Cost of replacing UK's nuclear submarines goes up £6bn

HMS Astute, one of British Royal Navy's new nuclear powered submarines, lays at dock in Gibraltar on its maiden call on March 20, 2014 (AFP Photo/Marcos Moreno)

London (AFP) - The estimated cost of replacing the submarines which carry Britain's nuclear weapons has shot up by £6 billion (8.5 billion euros, $9.0 billion), the government revealed Monday.

The latest estimate of £31 billion features in the Strategic Defence and Security Review (SDSR), the government's five-year strategy for defence.

That compares to a previous defence ministry estimate of £25 billion which was still being quoted earlier this year.

On top of the £31 billion, the SDSR also factors in an extra £10 billion of "contingency" funding for the project.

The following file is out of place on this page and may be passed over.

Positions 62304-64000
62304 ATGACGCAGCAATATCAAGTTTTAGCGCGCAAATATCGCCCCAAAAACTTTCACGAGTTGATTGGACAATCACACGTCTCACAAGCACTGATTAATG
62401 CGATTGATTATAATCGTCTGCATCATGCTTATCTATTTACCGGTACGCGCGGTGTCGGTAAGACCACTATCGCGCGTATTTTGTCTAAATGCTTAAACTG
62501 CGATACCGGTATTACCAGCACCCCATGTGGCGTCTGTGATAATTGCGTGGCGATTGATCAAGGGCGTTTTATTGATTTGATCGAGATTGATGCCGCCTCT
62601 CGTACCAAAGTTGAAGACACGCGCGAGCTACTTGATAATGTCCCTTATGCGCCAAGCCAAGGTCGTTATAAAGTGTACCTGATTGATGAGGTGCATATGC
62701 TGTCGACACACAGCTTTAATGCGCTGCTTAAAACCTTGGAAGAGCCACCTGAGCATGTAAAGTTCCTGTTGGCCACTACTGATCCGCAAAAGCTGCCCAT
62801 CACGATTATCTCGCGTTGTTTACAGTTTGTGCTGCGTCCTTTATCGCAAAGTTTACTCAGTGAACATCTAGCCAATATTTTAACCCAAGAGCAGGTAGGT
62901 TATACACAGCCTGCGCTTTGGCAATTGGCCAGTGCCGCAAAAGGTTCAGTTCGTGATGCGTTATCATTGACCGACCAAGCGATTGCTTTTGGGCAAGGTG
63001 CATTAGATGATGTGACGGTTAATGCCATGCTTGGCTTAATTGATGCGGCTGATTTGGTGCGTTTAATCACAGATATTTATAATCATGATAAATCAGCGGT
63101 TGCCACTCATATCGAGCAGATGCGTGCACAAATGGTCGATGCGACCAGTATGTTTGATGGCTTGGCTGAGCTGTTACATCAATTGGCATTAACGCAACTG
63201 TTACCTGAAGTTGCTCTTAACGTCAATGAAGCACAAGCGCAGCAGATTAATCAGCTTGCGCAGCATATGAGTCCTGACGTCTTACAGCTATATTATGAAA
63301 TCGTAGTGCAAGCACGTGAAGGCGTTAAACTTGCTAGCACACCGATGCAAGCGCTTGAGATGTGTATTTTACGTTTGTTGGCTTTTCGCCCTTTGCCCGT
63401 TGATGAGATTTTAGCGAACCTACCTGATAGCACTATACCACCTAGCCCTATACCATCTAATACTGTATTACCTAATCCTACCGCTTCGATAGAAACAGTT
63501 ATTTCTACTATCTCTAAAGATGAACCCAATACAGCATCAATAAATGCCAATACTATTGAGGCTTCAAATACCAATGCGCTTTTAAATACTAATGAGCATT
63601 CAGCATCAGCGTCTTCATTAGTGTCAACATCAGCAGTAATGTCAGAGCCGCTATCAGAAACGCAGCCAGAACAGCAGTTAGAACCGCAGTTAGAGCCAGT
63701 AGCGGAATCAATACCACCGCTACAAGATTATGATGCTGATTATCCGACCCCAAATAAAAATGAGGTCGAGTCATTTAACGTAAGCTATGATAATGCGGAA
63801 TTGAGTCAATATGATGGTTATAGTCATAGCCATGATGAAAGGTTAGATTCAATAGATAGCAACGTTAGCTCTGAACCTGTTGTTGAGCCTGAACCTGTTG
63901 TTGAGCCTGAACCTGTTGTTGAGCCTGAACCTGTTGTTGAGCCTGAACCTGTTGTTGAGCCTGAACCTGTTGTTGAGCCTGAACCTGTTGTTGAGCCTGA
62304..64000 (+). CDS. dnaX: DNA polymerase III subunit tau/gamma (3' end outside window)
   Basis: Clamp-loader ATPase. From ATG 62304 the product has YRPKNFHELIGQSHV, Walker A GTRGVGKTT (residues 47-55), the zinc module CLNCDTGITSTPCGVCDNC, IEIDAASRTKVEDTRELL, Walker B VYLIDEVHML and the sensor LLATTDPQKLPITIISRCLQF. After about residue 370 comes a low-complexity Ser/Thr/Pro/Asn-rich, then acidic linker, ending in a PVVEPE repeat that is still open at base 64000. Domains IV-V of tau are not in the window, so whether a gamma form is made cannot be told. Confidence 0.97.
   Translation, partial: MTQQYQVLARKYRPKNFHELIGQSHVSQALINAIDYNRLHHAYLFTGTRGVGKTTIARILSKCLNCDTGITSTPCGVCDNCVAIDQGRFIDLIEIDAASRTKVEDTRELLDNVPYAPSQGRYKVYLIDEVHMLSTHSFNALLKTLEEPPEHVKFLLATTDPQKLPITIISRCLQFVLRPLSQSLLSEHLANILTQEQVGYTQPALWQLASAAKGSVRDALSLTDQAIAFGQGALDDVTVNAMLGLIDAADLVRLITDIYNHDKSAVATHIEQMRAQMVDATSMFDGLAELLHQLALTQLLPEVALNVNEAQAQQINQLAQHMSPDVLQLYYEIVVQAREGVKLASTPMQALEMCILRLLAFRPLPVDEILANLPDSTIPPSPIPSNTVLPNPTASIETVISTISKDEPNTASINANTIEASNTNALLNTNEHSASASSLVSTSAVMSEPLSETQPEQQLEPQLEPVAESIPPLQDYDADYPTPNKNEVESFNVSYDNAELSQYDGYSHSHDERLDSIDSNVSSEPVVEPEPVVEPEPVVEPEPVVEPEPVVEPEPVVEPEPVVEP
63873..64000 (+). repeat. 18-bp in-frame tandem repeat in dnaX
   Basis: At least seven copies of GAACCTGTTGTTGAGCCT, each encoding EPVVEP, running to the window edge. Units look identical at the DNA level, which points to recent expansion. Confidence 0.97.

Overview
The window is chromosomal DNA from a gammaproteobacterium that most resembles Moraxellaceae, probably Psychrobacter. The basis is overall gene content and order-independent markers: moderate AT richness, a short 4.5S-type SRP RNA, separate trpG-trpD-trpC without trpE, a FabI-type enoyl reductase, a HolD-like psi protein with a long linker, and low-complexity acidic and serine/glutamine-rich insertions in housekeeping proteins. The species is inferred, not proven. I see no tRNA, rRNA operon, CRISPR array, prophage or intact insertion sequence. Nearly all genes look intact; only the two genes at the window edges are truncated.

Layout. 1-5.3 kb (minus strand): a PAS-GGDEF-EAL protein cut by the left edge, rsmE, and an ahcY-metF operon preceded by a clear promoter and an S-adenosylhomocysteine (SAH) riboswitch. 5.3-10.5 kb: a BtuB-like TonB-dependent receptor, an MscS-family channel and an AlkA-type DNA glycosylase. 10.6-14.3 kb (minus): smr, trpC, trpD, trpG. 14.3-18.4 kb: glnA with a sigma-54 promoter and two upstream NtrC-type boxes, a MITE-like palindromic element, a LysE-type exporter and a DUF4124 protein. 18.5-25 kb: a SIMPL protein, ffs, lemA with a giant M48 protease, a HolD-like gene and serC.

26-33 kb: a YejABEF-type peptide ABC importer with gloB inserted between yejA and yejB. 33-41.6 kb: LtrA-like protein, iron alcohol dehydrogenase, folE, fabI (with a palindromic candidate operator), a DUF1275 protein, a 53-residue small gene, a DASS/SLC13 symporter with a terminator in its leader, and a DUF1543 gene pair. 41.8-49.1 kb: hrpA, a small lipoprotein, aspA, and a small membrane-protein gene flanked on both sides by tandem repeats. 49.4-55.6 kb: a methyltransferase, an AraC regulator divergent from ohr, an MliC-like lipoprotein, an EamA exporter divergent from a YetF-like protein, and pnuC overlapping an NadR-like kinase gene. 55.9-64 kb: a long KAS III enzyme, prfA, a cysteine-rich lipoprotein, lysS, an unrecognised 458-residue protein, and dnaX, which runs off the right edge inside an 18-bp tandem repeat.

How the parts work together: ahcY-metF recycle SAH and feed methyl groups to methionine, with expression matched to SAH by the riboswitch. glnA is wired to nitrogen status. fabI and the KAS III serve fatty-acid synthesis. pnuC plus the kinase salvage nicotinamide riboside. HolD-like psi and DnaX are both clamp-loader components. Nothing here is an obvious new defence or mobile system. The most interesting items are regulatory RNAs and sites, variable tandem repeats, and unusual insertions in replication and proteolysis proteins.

Britain currently has four submarines in its ageing Trident fleet, at least one of which is on patrol somewhere in the world 24 hours a day.

The government wants to replace those with four so-called Successor submarines, the first of which would enter service in the early 2030s.

Ministers are due to take the final decision on replacing them in 2016 but the issue is intensely controversial.

The leader of the main opposition Labour party, Jeremy Corbyn, is opposed to nuclear weapons though some of his MPs support them.

The pro-independence Scottish National Party is also fiercely against Trident and is leading a House of Commons debate on the issue Tuesday.

The nuclear submarines are housed at Faslane naval base west of Glasgow.

Most MPs had long assumed they would be given a vote on whether to replace Trident but Downing Street indicated Monday that that may not be the case.

"We are committing at this stage to a debate," Cameron's spokeswoman told reporters.

"We are not putting a time on it. We are not ruling out that there will be a vote."

The Trident announcement comes as the SDSR confirmed there would be major budget cuts elsewhere in the Ministry of Defence, including laying off 30 percent of its civilian staff.